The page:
Psychonomic Bulletin & Review

, Volume 22, Issue 2, pp 408–419 | Cite as

Situated conceptualization and semantic processing: effects of emotional experience and context availability in semantic categorization and naming tasks

  • Michael Moffat
  • Paul D. Siakaluk
  • David M. Sidhu
  • Penny M. Pexman
Brief Report


It has been proposed that much of conceptual knowledge is acquired through situated conceptualization, such that both external (e.g., agents, objects, events) and internal (e.g., emotions, introspections) environments are considered important (Barsalou, 2003). To evaluate this proposal, we characterized two dimensions by which situated conceptualization may be measured and which should have different relevance for abstract and concrete concepts; namely, emotional experience (i.e., the ease with which words evoke emotional experience; Newcombe, Campbell, Siakaluk, & Pexman, 2012) and context availability (i.e., the ease with which words evoke contexts in which their referents may appear; Schwanenflugel & Shoben, 1983). We examined the effects of these two dimensions on abstract and concrete word processing in verbal semantic categorization (VSCT) and naming tasks. In the VSCT, emotional experience facilitated processing of abstract words but inhibited processing of concrete words, whereas context availability facilitated processing of both types of words. In the naming task in which abstract words and concrete words were not blocked by emotional experience, context availability facilitated responding to only the abstract words. In the naming task in which abstract words and concrete words were blocked by emotional experience, emotional experience facilitated responding to only the abstract words, whereas context availability facilitated responding to only the concrete words. These results were observed even with several lexical (e.g., frequency, age of acquisition) and semantic (e.g., concreteness, arousal, valence) variables included in the analyses. As such, the present research suggests that emotional experience and context availability tap into different aspects of situated conceptualization and make unique contributions to the representation and processing of abstract and concrete concepts.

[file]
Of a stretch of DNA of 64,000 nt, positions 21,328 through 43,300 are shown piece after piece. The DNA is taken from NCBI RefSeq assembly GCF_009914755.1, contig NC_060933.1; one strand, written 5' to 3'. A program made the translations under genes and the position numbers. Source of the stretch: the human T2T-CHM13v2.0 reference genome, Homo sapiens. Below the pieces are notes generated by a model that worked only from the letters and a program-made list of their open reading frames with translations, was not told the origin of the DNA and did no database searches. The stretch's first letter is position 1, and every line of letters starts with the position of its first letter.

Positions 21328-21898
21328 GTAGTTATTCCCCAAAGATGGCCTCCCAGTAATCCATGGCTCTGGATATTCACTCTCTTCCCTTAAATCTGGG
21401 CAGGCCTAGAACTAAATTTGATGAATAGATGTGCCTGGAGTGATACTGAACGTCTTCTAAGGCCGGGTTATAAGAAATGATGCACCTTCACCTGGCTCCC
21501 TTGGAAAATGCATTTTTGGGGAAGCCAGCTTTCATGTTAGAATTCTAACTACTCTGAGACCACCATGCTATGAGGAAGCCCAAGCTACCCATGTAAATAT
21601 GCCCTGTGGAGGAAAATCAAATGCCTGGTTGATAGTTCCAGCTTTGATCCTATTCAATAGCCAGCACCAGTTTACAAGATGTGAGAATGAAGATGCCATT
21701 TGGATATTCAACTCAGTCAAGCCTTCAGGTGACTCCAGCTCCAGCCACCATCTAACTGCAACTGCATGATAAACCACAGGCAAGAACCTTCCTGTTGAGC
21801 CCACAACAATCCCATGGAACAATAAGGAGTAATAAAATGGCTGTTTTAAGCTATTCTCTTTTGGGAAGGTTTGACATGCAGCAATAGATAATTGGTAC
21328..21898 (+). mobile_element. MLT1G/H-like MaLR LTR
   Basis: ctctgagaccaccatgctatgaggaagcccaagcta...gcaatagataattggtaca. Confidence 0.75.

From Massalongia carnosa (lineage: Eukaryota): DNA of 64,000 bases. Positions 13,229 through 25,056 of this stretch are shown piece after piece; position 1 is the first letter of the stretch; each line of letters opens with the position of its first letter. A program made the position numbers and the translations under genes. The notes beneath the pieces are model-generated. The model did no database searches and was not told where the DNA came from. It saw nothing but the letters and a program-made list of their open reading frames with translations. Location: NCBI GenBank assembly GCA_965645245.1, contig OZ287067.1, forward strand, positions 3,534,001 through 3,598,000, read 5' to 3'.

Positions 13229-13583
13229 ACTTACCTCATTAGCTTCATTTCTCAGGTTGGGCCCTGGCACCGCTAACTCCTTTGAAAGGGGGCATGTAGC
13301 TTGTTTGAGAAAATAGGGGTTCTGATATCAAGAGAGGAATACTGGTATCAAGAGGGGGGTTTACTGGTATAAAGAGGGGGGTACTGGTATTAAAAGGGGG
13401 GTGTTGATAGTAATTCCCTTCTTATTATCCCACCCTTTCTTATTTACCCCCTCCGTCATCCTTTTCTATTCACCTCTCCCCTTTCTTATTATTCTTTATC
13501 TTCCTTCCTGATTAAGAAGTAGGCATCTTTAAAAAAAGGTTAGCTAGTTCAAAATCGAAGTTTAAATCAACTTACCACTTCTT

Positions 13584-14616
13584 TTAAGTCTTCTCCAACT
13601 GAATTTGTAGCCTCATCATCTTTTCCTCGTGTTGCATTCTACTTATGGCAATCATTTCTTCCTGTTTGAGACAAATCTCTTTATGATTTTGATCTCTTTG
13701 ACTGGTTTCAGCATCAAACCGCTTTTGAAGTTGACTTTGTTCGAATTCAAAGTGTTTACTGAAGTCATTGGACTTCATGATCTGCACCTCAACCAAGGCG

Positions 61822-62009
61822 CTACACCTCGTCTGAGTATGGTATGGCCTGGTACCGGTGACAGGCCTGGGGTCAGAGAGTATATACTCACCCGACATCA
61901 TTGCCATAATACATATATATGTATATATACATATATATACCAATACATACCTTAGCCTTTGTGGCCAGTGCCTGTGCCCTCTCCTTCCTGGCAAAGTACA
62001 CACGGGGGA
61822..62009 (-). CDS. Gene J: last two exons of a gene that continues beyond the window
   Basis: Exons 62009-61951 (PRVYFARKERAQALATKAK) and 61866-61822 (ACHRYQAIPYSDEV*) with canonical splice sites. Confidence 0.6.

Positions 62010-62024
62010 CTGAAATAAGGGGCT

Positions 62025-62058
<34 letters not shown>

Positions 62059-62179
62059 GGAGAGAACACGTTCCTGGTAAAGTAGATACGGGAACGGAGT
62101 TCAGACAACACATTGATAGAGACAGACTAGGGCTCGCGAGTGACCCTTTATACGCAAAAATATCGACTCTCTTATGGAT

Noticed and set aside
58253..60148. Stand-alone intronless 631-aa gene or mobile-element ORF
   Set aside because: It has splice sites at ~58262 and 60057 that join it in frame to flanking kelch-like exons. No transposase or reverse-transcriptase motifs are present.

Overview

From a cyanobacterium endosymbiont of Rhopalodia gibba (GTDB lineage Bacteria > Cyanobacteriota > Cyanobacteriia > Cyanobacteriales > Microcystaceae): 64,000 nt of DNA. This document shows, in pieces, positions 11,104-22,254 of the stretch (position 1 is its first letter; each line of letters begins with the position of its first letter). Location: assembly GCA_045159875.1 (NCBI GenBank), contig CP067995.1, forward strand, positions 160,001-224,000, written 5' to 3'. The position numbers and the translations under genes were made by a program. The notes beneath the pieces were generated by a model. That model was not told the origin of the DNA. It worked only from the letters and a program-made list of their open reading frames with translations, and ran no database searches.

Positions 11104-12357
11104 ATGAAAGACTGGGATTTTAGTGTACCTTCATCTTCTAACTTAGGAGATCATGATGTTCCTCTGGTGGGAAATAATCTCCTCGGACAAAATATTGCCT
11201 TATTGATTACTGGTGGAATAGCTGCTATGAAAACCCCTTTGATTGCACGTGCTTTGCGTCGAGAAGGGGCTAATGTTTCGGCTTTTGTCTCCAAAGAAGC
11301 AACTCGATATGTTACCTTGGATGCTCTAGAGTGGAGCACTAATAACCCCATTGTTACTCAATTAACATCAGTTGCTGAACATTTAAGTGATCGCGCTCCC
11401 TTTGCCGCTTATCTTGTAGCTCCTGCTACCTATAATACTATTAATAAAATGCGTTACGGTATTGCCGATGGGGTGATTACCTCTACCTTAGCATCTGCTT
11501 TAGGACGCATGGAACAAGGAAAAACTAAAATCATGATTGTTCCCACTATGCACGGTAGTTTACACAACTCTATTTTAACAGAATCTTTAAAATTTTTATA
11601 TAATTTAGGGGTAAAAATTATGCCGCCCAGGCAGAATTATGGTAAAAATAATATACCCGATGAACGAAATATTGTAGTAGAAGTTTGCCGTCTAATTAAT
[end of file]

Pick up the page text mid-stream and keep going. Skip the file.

Grounded cognition Semantic memory Emotional experience Context availability 


Author Note

This research was supported by the Natural Sciences and Engineering Research Council (NSERC) of Canada in the form of Discovery Grants to PDS and PMP and a Canada Graduate Scholarship to DMS.


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Copyright information

© Psychonomic Society, Inc. 2014

Authors and Affiliations

  • Michael Moffat
    • 1
  • Paul D. Siakaluk
    • 1
  • David M. Sidhu
    • 1
    • 2
  • Penny M. Pexman
    • 1
    • 2
  1. 1.Department of PsychologyUniversity of Northern British ColumbiaPrince GeorgeCanada
  2. 2.University of CalgaryCalgaryCanada

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